The other day I left my house late for a meeting, I had got the time wrong. There are two routes to the main road. One of them is along country roads with a lovely descent from a high point showing a vista of possibilities – and an unpredictable busy railway crossing which can offer as long a wait as 15 minutes. The other route is along a winding slightly busier road next to forests and through a dreary little town with irritating speed humps and roundabouts. Of late I find myself taking the unpredictable route more and more often, even when time is tight. There is a turning which is critical to which route I follow and when I got there on this day when I was late, I unhesitatingly took the unpredictable route. On this occasion as I approached the crossing, breath in my mouth, the barriers were open and I sailed through, and the adrenaline rush of terror that I would be even later than I was going to be, subsided.
So what is that all about? I reflected on my odd choice. And now I reflect on it again, realising that this same choice for the same journey happened three times last week, and on a fourth occasion, when I had to take a slightly different route, the oil lamp came on just to ensure that my heart would still be in my mouth.
I don’t like predictability. In fact, it’s not too extreme a statement to say – I have an aversion to predictability. And – within limits – I will always choose the route that makes my heart leap over the dull route that affords reliability. There is also a competitive element in there. Even if I have to wait the longest possible 15 minutes, can I still rise to the challenge and be on time (without getting a speeding ticket)? Will the roads be clear in the busy town at the other end? Can I find a way through the traffic and arrive unflustered? I would rather that there was a (known?) challenge than no challenge. This keeps me on my edge.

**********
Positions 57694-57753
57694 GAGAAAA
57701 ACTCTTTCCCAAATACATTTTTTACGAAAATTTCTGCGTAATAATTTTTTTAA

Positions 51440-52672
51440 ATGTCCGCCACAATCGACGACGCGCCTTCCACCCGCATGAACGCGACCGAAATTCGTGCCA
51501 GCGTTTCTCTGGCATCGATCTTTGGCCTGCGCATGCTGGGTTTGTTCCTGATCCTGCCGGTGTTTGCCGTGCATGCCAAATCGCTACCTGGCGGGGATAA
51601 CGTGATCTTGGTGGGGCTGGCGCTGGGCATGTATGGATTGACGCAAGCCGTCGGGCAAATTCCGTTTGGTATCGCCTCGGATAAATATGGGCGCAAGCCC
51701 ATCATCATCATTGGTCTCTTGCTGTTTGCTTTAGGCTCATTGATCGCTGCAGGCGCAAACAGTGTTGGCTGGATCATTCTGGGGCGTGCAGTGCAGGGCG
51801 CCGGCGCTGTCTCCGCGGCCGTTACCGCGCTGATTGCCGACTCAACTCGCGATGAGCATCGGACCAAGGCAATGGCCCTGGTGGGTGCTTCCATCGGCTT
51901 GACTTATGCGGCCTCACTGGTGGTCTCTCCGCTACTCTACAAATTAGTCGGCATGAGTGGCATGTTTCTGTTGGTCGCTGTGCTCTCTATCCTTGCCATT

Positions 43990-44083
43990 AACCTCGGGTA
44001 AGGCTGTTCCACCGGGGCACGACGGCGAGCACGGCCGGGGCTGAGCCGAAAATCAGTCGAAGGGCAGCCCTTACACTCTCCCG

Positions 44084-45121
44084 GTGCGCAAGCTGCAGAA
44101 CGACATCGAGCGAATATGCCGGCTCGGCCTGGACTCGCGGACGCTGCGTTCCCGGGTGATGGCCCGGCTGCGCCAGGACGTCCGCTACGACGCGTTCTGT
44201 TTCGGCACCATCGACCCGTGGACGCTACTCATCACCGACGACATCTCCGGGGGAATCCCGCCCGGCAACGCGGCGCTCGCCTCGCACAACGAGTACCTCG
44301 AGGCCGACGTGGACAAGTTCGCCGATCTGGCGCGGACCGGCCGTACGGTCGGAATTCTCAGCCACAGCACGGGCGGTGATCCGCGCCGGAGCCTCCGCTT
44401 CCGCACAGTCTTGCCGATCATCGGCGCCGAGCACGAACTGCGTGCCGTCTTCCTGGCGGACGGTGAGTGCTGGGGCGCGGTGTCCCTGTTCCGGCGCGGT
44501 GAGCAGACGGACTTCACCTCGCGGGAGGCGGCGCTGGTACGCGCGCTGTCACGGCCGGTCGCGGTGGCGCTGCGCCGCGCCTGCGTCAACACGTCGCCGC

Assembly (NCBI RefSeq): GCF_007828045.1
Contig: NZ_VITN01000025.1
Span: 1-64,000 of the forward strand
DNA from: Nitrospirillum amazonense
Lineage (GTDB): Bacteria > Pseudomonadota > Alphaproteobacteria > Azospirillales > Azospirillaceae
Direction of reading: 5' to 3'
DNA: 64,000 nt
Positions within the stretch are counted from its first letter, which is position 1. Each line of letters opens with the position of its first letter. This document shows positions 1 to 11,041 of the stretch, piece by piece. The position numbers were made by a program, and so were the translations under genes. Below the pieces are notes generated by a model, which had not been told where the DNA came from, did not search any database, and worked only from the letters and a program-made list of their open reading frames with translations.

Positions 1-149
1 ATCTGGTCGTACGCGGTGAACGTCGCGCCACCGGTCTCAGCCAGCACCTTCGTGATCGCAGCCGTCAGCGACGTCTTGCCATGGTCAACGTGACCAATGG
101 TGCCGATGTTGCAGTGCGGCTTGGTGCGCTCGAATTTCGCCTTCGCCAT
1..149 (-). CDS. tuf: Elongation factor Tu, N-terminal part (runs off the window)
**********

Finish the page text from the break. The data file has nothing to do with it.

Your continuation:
I grew up near the coast in Southern California. That was an edge with a horizon beyond the line of sight.
I need to have an edge. I think we all do – and yet, sitting with people, I sometimes feel – where is their edge? where is our edge? where is the edge in this conversation?’ Is it just that I am failing to connect with it, or are they disconnected from it? Is that an issue if they are apparently happy without it, and it is only me that feels an absence? I know I cannot provide good service if I am not near my edge. I am only truly alive when I am near my edge.
Writing on this blog has reconnected me with my edge. I’ve been interested to experience over the last few weeks how distant I’ve felt from my blog and I attribute that to two things – first, the requirement of completing an incredibly tedious piece of work, with lots of checklists and tick boxes, a piece of work which is ultimately meaningless but for various reasons, I must do it. This has deadened me, taken the creativity away, dulled my edge, and hangs over me like a dead weight. When it is finished, I hope I will feel free no matter what the outcome is. The second reason is an event where, in contrast, I am challenged and taken way over my edge. Associations, connections, memories, dreams are stirred up – and I am given one of my greatest challenges, one that seems to grow greater with age – the challenge of self-discipline and commitment embodied in my yoga practice. Wrestling with this is all-consuming so it is hard to find the resources to write.
So for now, what would interest me is to hear from some of you about where is your edge? And where do you find your greatest challenges, from which growth comes? And also, what takes you over your edge – and what happens then?